6. I have hitherto had no occasion, and hopa that I shall have none to employ the Military forces in any active field operations. Shortly after my arrival in this Colony however, 1 became aware that the Southern frontier of the settled portion of the Province of Auckland waa entirely unprovided with a line of defence against the quarter from which, in case of further insurrection, an attack was most likely to be made, and that the absence of roads would render it impossible to move Troops further inland than 15 or 20 miles from the Town of Auckland, so that insurgents might have approached within that distance of the Seat of Government, and the population of a large part of the Province been involved in destruction and ruin. I therefore, lo3t no time in requesting the . Officer commanding Her Majesty's Forces to employ a portion of tho Troops under his command in completing, to the banks of the Waikato River, the great Southern Trunk Road. , That Officer responded to ms. ropiest with the greatest promptitude; The works were commenced in January and a metalled rosd is all but completed to the banks of the Waikato, where a Military Post is established commanding that River, and presenting a barrier to any hostile attempt against Auckland from that quarter. I gladly avail myself ofVthiS-. opportunity of expressing my thanks to the officers aud men wlio have been so employed, and who have continued their operations to a far ad. vanced period ofan unusually severe and rainy sea- - son. At Taranaki works of. a similar olass have been commenced by the Militia, and I hope shortly to 1 undertake operations of the same character in other districts. These works, while greatly contributing to the security of the settlements, will - largely and permanently benefit them is either respects. Their construction will necessarily involve a considerable outlay,, and a Bill will be laid before the House of Representatives, by which it will be proposed to authorise tho Government to raise a Loan not exceeding £100,000 for the purpose of meeting the necessary outlay. It is proposed to charge this Loan on the Northern Island, and ultimately to allocate it proportionally to the several Provinces in which ifc may be expended. 7. Her Majesty's Government has repeatedly expresed its anxious desire to learn that the Colony has taken effective. steps towards local self-defence by the creation of a militia force. It is extremely desirable that greater preparations should be mada in that particular. To enable this to ber done, ft Bill will be laid before you for the better organisation of Militia and Volunteer forces, and it is hoped that the encouragement which ifc is proposed to give to the latter may result iii the increased. Btrength and efficiency of such corps. I cannot conclude this subject without expressing my thanks to the Auckland Volunteer' Corps which lately took the garrison duty of that Province, thus enabling a considerably larger number off troops to be employed in the construction of -the' Military Road than could have otherwise been detached for that duty. 8. The rapid growth of the settlements in the Middle Isjand, and the sudden developement of their resources, arising in a great degree from

the discovery of gold and other mineral wealth, will probably have suggested to y.m the expedi- , ency of making some further pvovkion for the administration of the General Govern ment in that Island. I trust also that tiie arrangements which have lately been made for the increase of the Steam Postal Service between the Northern and Middle Islands, will be found greatly to lessen the inconvenience which has hitherto, no doubt, existed. , The late unfortunate loss of tlie White Swan will, 1 trust, not involve more than a very temporary and partial derangement to this service I caunot, however allude to that event without expressing the gratitude which is due to Almignty God for the preservation of so many valuable lives as were in peril on that occasion ; and »lso the deep sense which is entertained by my Government of the very great kindness and hospitality which were exercised towards the ship - wrecked persons by Mr. John Moore, tlie Resident proprietor of the station near to which the wreck occurred. Gentlemen of the House of Representatives, — 9. The Estimates for the financial year will be laid before you without delay. They have been framed in the same spirit of economy es I trust you will find has directed the expenditure of the funds plaoed at the disposal of the Government by your last Appropriation Act. It is my duty to call your attention to the correspondence which has taken place between Her Majesty's Government and the Colonial Government, relative to the cost of the Military operations which have taken piece since the outbreak at Taranaki ; and I have to request that you will enable me to state to Her Majesty's Government what proportion of the cost the Colony will be prepared to take upon itself. Honourable Gentlemen of the Legislative Council, and Gentlemr.v of the House of Representatives, — 10. The Census which was taken on ' the 1 6th day of December, in the year 1861, is in the course of compilation, and will very shortly be published. In the meantime a full abstract of ell the most important returns will belaid before you. A comparison of this Census with that oi 1858 will be found to* exhibit a most splisf&ctory result. 11. ln conclusion I ernrnestly hope that the Supreme Ruler of the World, who controls ©nd directs all human events, may so, inspire your counsels with wisdom, and so support me in the execution of my duty, that our joint efforts to secure the peace and advancement of this country m«y be crowned with euccots. The house was then cleared of all but the members, when the Speaker read a letter authorising him to ftdniinister the oath of allegiance. The swearing in of the members was then proceeded with. Some correspondence was then read empowering the Governor Sir George Grey to increase the -Legislative Council. Mr. Sewell then laid on the table the following papers — Papers relative to Stefiim Posted Service. Sir George Grey's native pl*n of Government. Mr. Buller '* further report of the Kaipoi District. Report of the otate of the natives. Sir George G-rey'9 commission. Third report on the postal service of New Zealand 1861 and 1862, hy the Postmaster-General. Despatch tn&nsmitting the Imperial statute amending the Passenger Act 1 855. Further papers relative to Desertion from ships of war. Report, of the Board of Enquiry. Abstract and Summary Tables of results of the Census of New Zealand. Native affairs, despatches from th© Secretary of state and the Governors of JNew Zealand. Native address of welcome to Sir G. Grey. Native Schools, report of Inspectors. Mr. Buller's final report on the partition and individualization of the Kaipoi District. Miscellaneous reports respecting the Maori • Runangft, Cattle Trespass, &c, &c. Report of the state of the Natives in various district*. Index to the Statute Law of New Zealand. Further papers relative to disallowance of Provincial Bills. Papers relative to the Land Registry Act. Papers relative to Acts of the General Assembly. Papers relative to the organization of the Militia. Further papers relative to Militia and Naval allowances. Papers relative to increasing the number of Members of the Legislative Council. Tabular Schedule of the Acts and Ordinances of the Provincial Councils of New Zealand. Petition to Her Majesty from the Provincial Council of Auckland, pi#ying i'or a separate Government for the Province. _ Papers relative to the appointment of Judges of the Supreme Court of New Zealand, Statement shewing the sales effected of the loan of £l; o,o©o. Report of the Board of Enquiry as to the expediency of establishing a Government Printing Office. Return of the number of acres of Waste Land sold or otherwise disposed of in the various Provinces — 1861. On the motion of Mr. Sewell the house adjourned till Wednesday. HOUSE OF REPRESENTATIVES. MONDAY, JOLY 1-TH, 1862. The members of this house met to-day at noon and aftev the usual form of prayer, the Speaker read a letter from the Colonial Secretary's Office, stating that the Governor Sir George Grey would address the members of the General Assembly this day at 2 o'clock. Mr. Fox then moved that this house stand adjourned till _ to 2, the motion being put and carried, the house then adjourned accordingly. At two o'clock the House having again assem - bled, were summoned to attend his Excellency in the Legislative Council Chamber. new members. After their return the Speaker read a letter from the Colonial Secretary's Office enclosing a list of newly elected members. The oath was then administered by the Speaker to Thomas Bannatyne Gillies, Esq., member for Bruce, Otago; James Williamson, Esq., for the City of Auckland, West; Isaac Newton Watt, Esq., for New Plymouth ; W 8. Moorhouse for Heathcote, Canterbury ; J. E. Fitzgerald, Esq.' for.Ellesmere, Canterbury; and Major Richardson' for Dure lin. , NAT ÜBALIZ ATION BILL. On the motion of Mr. Fox, the Naturalization Bill was read a first time, and Mr, Fox gave notice that he would move the second reading next Sitting day . HIS EXCELLENCES SPEECH. The Speaker read to the House a copy of His Excellency' Speech. Mr. Fox moved that it be printed.— Agreed to Mr. Fitzhebbebt gave notice that on w ednes^ day, 16th inst., he would move an Address in rel ply to His Excellency's Sf each. NOTICES OF MOTION. Mr. C. Wabd : To move for leave to bring in a Bill to facilitate the preparation and issue of Crown .Grants, and also, | A Bill to confer additional powers on the Commissioners' of Crown Lands. Col. Nixon to move for Returns showing the strength of and other particulars relating to tbe different Volunteer corps in the colony. Mr. Gillies -. To ask Ministers whether it is their intention to propose an increase of Iftepresen tatives to Otago, or and re-distribution of Representation ; and also* whether it is their intention to propose any amendment of the Miner's Franchise Act, 1800.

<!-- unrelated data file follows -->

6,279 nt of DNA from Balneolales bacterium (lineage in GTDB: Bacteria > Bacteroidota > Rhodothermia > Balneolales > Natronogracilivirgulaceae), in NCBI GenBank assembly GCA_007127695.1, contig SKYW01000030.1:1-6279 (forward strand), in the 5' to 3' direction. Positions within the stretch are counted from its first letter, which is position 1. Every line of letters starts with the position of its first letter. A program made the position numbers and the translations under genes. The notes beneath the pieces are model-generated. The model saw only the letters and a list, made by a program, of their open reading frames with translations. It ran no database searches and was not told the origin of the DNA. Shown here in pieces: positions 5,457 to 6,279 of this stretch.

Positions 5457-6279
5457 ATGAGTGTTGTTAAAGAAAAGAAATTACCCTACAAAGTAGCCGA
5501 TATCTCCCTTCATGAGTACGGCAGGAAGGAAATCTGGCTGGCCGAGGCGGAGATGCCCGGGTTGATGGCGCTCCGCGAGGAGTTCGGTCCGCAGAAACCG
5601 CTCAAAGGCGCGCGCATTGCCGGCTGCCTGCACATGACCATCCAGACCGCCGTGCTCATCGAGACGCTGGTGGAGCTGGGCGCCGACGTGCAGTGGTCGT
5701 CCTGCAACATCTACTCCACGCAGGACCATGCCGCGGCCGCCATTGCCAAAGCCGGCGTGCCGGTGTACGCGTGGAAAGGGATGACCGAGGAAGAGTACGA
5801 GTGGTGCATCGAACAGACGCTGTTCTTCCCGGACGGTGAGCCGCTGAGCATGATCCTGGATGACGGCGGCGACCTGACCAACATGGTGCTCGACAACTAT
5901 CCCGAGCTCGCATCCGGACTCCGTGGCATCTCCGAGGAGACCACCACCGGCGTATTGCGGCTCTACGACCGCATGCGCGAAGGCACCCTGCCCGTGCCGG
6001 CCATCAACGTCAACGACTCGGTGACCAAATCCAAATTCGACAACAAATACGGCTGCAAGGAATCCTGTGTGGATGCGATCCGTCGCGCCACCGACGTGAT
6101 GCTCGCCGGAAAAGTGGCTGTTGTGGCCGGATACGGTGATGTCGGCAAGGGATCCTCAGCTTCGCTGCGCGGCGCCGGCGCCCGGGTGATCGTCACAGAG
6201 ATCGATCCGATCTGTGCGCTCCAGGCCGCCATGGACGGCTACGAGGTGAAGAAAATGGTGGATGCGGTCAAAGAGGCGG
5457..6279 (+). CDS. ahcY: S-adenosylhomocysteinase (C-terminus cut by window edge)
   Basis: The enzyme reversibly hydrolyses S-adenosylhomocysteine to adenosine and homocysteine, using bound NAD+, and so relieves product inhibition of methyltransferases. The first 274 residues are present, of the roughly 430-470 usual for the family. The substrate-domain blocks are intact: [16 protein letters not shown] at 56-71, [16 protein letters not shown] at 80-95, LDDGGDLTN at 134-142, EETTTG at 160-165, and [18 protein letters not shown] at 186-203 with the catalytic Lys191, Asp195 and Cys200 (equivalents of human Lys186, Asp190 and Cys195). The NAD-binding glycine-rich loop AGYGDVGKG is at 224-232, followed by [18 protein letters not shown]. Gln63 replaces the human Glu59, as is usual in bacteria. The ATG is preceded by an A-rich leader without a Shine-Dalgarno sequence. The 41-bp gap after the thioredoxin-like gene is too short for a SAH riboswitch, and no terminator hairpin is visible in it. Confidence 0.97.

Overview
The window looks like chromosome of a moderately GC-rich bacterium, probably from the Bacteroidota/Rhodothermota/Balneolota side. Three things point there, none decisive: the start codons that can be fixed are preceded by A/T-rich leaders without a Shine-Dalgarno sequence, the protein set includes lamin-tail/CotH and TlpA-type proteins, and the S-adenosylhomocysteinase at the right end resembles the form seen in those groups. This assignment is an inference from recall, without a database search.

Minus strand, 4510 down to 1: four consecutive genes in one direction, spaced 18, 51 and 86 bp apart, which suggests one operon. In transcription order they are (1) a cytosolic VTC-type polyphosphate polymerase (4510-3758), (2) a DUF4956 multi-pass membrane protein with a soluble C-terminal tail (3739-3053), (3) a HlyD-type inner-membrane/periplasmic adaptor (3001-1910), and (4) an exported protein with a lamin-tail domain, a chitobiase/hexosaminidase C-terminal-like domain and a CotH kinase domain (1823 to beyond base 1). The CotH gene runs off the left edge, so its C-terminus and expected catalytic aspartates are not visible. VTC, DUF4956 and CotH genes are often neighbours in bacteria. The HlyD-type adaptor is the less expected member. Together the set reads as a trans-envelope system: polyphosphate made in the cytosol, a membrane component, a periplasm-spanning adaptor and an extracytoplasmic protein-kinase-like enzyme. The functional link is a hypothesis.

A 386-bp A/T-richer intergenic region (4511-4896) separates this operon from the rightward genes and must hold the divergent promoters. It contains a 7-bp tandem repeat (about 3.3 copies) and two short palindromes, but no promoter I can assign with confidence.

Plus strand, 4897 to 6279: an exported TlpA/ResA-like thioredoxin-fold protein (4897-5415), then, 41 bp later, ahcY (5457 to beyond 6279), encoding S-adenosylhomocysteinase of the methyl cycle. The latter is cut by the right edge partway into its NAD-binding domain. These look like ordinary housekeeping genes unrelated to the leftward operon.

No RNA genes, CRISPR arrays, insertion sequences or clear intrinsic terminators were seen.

Mr. Fox : To move an Address of Condolence to ti' j r Majesty ou the subject of the death of the late Prince Consort.

Seve.al notices of motion were also given for the appointment of th" usual Standing Committees. MESSAGE from his excellency. Message No. I was received from the Governor, enclosing copy of his Commission and Royal Instructions accompanying it. Ordered to be printed. PAPERS. Mr. Fox formally laid upon the table the papers he had previously laid before the House in an informal manner. Mr. Wood and j\lr. Ward did the same. Ordered to be printed. MANUK.AU HARBOUR. Mr. John Williamson wished to ask the Government, without notice, in order that the information might go away with the mail, whether ifc was their intention to make any provision during the present section, for buoying the south channel of Manukau Harbour. Mr. Wood replied that it was the intention of the. Government to place a sum of money on the Estimates for that purpose. COLONIAL OFFICE DESPATCHES. Mr. Stafford inquired vvhen the House might expect to have the despatches by the April mail, from the Colonial Office, before them. It would bo satisfactory to the House to know if any despatch had been received on the question of the rel»tion between the Governor and Ministers on native matters. Mr. Fox replied, that he was not aware of any despatch of any importance but what had been laid on the table, or would be in a few days, some fe«? documents being not yet before the House in consequence of the unfortunate loss of the White Swan ; but on the subject to which the hon. member alluded he did nob think any important despatch hed been received. On the motion of Mr. Fox, the House then adI journed till Wednesday, at the usual hour (5 p.m.)

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Bibliographic details

GENERAL ASSEMBLY., Wellington Independent, Volume XVII, Issue 1740, 15 July 1862

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2,750

GENERAL ASSEMBLY. Wellington Independent, Volume XVII, Issue 1740, 15 July 1862